A colloquialism is a word or phrase used in everyday conversation, but generally avoided in formal speech and writing.

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“Would you mind and do something” in nonstandard colloquial AE

Just curious, does "Would you mind and do something" instead of "Would you mind doing something" sound acceptable in spoken AE, or is it an attempt to imitate or render colloquial speech in not so ...
15
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6answers
3k views

Using “so” and “very” for ungradable adjectives

We generally use modifiers such as "so" and "very" for gradable/normal adjectives (water can be quite/so/very HOT, but not quite/so/very BOILING (an ungradable/extreme adjective). Yet would you say ...
2
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1answer
198 views

What does “I had every last one of them” mean?

I heard this quote from a Channel 4 sitcom the IT crowd I'm gonna go, I may not come back but I want to say this. That accounts team, I had every last one of them. It is said by Douglas ...
3
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4answers
7k views

Which is correct: “I’m done” or “I have finished”?

Which of these alternatives is grammatically correct? I’m done. or I have finished Like I’m done sounds very American, but is it grammatically correct?
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2answers
176 views

alternatives for 'finding your feet'

I need alternatives for the expression finding your feet or getting used to something / doing something Can anyone help?
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3answers
18k views

Be/keep/stay in touch

Are all these forms correct? Let's be in touch Let's keep in touch Let's stay in touch Thanks
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2answers
179 views

Saying for not doing something because it is futile [duplicate]

Is there such a saying? Futile may be either because it will fail or because it is unnecessary / already taken care of. I considered: too many chefs spoil the broth and It's like carrying coals to ...
3
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2answers
25k views

Die hard or die heart?

I just saw someone write that they were a "die heart" fan. I always thought the term was supposed to be "die hard" but I decided to google it just in case I was wrong. Google was unable to give me a ...
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1answer
72 views

Noun of What a Straight Shooter Gives

A straight shooter gives information in an honest way. One could say, "He (the straight shooter) gives me the ...".
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1answer
135 views

Infinitive use in “whether or not he be” compared with its use in “if he be”

Here is the phrase in question: . . . but whether he be, or whether he be not. . . . Is the usage of the infinitive in that phrase above the same sort of thing as occurs in this quotation: ...
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1answer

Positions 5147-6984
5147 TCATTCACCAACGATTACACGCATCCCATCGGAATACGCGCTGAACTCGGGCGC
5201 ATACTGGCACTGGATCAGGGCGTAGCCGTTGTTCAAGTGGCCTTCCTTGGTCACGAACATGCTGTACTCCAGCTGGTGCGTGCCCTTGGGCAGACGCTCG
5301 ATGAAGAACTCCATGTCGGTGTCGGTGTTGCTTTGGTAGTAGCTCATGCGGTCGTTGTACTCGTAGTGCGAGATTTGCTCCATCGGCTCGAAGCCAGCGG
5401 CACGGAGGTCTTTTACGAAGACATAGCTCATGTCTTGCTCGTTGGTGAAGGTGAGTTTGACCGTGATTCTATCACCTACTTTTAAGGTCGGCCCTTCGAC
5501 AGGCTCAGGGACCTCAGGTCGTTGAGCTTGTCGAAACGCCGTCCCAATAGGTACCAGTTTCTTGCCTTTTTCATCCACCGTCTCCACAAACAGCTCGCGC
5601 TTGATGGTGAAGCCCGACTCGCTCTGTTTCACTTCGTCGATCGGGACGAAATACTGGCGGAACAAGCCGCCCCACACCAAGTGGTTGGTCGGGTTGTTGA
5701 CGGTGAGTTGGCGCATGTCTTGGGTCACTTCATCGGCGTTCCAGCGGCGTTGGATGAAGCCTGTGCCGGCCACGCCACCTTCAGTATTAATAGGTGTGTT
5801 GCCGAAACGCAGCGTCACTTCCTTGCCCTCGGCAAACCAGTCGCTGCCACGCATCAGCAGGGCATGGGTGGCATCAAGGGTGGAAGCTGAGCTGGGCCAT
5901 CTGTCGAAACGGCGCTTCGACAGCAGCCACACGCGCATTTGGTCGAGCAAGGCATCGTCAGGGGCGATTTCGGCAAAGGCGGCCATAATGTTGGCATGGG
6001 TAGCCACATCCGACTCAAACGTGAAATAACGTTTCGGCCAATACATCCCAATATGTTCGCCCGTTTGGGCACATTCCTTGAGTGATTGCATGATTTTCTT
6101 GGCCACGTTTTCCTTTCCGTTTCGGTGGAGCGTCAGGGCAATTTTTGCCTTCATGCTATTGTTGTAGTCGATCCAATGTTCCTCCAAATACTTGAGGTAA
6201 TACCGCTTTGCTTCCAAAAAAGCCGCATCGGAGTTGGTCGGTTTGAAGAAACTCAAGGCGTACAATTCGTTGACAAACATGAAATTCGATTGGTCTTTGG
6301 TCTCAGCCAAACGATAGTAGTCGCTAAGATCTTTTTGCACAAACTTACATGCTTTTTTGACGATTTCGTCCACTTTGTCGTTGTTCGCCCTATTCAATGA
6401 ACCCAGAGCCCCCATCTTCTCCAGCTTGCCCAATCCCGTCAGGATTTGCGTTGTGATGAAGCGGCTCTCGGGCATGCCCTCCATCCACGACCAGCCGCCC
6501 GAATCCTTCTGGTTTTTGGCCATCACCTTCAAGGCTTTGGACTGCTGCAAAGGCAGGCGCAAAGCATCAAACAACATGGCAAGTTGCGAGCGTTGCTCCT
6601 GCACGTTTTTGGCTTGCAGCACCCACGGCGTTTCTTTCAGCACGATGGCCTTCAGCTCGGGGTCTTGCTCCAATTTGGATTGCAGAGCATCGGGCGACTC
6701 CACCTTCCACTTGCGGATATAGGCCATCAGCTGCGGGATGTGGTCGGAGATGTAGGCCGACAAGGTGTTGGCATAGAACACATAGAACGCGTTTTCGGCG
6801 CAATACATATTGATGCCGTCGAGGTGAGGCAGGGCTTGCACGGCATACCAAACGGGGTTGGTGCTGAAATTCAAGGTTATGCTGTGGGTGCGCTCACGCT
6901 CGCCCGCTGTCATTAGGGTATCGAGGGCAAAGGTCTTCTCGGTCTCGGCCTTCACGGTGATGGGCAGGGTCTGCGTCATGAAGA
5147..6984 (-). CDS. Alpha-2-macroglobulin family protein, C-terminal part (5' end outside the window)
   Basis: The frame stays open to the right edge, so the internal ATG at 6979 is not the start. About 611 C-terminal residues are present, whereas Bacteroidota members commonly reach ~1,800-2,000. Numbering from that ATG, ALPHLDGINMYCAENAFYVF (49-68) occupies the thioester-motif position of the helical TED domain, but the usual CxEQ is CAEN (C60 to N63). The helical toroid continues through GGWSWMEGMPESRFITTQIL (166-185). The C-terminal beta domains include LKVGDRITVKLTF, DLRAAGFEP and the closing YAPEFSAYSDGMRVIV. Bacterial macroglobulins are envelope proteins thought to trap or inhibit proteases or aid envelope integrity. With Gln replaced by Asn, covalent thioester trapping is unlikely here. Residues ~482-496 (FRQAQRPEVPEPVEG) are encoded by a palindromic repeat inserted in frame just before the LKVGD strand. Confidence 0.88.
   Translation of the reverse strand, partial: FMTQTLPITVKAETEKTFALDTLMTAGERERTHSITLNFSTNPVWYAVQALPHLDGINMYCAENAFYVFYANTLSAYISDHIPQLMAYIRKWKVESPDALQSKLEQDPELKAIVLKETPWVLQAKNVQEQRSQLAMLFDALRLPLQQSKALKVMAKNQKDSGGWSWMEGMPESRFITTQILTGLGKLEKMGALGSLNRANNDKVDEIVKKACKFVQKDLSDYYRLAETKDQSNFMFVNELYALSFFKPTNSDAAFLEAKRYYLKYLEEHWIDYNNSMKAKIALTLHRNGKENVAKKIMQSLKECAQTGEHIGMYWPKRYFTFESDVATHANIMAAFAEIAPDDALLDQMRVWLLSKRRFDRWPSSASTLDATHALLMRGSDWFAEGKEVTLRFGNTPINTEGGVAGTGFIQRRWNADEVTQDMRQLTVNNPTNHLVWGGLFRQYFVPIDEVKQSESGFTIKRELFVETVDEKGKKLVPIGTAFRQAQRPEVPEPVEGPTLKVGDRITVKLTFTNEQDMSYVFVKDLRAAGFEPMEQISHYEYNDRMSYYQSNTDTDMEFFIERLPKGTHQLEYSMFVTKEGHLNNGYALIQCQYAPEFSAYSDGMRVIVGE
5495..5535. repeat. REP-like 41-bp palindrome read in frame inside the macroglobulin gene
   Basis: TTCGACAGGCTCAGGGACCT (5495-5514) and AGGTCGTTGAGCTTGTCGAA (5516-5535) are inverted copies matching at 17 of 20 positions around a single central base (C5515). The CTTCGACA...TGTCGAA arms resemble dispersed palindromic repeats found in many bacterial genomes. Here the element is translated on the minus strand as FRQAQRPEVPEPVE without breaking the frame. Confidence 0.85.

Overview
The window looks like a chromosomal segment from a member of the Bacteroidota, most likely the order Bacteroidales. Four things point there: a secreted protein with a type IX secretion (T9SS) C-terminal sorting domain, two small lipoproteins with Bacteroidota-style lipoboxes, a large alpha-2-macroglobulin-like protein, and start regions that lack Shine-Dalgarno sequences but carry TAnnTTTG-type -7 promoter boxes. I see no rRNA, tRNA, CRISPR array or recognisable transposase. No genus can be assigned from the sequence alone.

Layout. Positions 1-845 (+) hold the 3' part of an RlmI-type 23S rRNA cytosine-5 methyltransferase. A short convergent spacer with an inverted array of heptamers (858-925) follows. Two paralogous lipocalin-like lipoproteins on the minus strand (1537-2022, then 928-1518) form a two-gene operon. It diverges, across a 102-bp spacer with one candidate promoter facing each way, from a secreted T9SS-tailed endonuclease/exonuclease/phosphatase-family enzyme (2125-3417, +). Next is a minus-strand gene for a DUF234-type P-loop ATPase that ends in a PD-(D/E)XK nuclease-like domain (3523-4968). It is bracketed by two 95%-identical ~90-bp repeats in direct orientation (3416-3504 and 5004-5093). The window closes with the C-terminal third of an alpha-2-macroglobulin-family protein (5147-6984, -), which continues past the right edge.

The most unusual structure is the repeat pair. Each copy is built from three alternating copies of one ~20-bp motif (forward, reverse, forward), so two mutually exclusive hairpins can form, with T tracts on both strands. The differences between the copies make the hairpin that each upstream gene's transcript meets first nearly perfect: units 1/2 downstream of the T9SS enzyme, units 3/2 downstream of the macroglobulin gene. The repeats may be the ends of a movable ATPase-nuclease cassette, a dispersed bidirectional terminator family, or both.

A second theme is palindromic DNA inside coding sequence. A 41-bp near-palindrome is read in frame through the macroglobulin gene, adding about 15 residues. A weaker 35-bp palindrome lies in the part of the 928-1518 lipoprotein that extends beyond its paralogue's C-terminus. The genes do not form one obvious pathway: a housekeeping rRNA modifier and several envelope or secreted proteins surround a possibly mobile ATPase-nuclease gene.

279 views

Is it possible to say “ASAP” instead of “as soon as possible” when we speak? [closed]

Or is it just an abbreviation that should be written just on paper? I heard Al Pacino say "asap" on the phone when he was talking with his friend. What about pm? Could we say p m instead of prime ...
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2answers
106 views

What does “as good a film as the Coen brothers…have ever made” mean? [duplicate]

What does "as good a film as the Coen brothers...have ever made" mean? Does it mean that the film is their best? what is the underlying structure?
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3answers
958 views

Which word(s) can be used to express causal relation in modern English? [closed]

I will skip it over, because nobody will have doubt on this. Since nobody will have doubt on this, I will skip it over. I will skip it over, for nobody will have doubt on this. An ...
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2answers
897 views

Is the phrase “I feel you” too colloquial?

Does the phrase "I feel you" sound too slangy and somewhat horrible to a British person? Is it ok to use it as a synonym of "I understand what you feel/say" in an informal, casual conversation?
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1answer
472 views

Is “to split up” or “to break up” colloquial?

Are "to split up" and "to break up" colloquial if I want to say that somebody ended a relationship? If they are colloquial, could you give me non-colloquial synonyms except "to end" a relationship?
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0answers
49 views

“Down for” something vs. “Up for” something? [duplicate]

Is there any difference between someone saying they're "down for" something as opposed to being "up for" something? For example: I'm totally up for ice cream tonight! vs. I'm totally down ...
5
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2answers
142 views

What's the origin of “dinkum”?

Dinkum as a noun means work, especially hard work. As an adjective, like fair dinkum, it means honest or genuine. Other than saying it's chiefly Australian and New Zealand, the OED simply says ...